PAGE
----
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PM s crackdown on truancy
PM's crackdown on truancy

Tony Abbott has foreshadowed a nationwide crackdown on truancy, with the Prime Minister declaring he will especially not tolerate indigenous children failing to attend school.

Under measures to be considered by the Federal and State governments, flying squads of truancy officers could be dispatched into communities that were known to have trouble with school attendance.

The PM said the Commonwealth may also withhold welfare payments from parents who repeatedly fail to send their children to school.

"We are absolutely agreed that it is essential that every Australian child goes to school," Mr Abbott said at a joint news conference with premiers and chief ministers after his first Council of Australian Governments meeting in Canberra yesterday.

"Not just occasionally, not just when its suits the child or the child's parents, but every day.

"Every child must be in school unless there is a very serious reason for that child not being there.

"We all know that for far too long, too many excuses are made for indigenous kids in particular not being at school. This must stop." Mr Abbott said a good education was critical to tackling disadvantage.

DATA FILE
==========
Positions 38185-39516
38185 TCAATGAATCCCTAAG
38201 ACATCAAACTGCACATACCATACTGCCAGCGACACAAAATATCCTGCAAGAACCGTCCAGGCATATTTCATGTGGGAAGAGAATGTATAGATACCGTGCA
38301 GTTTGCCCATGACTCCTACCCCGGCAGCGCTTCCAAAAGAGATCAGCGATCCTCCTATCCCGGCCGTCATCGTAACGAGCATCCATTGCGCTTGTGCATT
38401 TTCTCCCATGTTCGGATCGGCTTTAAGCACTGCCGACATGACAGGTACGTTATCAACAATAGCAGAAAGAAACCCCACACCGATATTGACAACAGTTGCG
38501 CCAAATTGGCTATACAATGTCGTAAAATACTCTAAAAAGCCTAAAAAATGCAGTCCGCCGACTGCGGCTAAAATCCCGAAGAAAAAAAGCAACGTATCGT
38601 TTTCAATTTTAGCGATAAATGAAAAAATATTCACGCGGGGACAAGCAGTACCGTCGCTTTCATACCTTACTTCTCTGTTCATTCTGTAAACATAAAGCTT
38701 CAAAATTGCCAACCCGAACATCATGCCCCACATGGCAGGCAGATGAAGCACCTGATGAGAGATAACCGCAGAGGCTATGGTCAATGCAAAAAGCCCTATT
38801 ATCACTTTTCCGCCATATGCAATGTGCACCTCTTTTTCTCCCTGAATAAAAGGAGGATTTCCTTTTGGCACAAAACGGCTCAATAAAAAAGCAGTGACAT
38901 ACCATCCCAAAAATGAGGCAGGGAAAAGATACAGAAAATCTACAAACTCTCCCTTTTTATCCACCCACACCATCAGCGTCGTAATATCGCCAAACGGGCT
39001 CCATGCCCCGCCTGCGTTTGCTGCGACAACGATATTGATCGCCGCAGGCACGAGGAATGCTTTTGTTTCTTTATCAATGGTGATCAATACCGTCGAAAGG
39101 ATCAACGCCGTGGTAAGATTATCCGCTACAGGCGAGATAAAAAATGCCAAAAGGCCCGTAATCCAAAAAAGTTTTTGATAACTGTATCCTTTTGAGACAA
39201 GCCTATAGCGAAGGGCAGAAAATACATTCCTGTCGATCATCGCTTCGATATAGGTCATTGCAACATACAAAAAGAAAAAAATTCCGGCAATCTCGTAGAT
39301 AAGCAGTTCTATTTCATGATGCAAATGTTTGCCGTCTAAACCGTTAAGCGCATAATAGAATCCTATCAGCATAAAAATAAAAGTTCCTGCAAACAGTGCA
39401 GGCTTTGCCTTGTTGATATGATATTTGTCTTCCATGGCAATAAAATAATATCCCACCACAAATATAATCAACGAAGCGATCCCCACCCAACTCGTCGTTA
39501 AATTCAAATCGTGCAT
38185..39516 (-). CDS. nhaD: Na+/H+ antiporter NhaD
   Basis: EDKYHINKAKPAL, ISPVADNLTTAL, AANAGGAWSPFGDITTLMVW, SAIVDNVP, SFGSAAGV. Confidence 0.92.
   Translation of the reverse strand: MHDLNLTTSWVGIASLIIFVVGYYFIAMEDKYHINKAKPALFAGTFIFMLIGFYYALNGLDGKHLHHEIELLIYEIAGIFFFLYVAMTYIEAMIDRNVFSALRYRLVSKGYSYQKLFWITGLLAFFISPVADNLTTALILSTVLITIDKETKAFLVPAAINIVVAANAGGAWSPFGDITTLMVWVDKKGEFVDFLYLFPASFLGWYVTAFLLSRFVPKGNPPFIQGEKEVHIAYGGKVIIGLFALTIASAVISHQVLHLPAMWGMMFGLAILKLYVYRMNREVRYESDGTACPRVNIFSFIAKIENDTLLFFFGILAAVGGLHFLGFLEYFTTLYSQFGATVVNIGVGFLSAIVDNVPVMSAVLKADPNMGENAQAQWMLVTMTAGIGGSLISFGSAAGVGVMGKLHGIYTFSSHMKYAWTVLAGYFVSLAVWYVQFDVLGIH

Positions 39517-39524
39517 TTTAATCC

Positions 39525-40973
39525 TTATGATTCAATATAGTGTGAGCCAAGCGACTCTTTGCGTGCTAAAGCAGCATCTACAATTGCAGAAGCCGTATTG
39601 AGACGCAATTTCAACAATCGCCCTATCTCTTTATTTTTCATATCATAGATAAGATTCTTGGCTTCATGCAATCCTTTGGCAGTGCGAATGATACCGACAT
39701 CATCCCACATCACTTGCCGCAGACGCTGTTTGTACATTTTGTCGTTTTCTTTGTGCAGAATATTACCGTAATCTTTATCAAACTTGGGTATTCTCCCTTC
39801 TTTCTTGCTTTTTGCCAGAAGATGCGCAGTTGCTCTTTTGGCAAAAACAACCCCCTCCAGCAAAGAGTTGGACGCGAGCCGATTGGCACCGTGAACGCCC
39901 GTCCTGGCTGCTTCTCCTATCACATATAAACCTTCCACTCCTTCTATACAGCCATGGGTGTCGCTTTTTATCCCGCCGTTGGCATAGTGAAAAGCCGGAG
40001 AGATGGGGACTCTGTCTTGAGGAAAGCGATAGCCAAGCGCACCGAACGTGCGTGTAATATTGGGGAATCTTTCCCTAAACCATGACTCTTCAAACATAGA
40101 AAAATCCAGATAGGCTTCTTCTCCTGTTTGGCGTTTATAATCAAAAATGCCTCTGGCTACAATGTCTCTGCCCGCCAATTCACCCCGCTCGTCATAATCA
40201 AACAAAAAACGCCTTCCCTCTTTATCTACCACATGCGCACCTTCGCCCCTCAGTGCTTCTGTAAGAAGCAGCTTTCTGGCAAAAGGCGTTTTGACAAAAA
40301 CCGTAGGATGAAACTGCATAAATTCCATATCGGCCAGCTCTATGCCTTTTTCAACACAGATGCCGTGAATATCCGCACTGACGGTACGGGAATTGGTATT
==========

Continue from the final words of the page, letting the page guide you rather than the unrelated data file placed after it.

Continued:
COAG leaders yesterday agreed to establish minimum school attendance benchmarks and publish twice-yearly school attendance data for indigenous and non-indigenous students.

Premiers also agreed to support a "no-excuses" campaign and conduct on-the-spot audits of attendance. Mr Abbott said truancy officers might be the best way forward but in some places a community-based scheme would be appropriate.

"One of the initiatives of the former government which the coalition supported, we've already got forms of income management where families don't consistently send their children to school," he said.

Northern Territory Chief Minister Adam Giles said getting kids to school was key to establishing a future workforce.

"There is no doubt in the Northern Territory that our school attendance and enrolment figures are appalling," he said.

"In the development of northern Australia, we need to make sure we have a solid workforce for the future and, on current projections, we don't have that."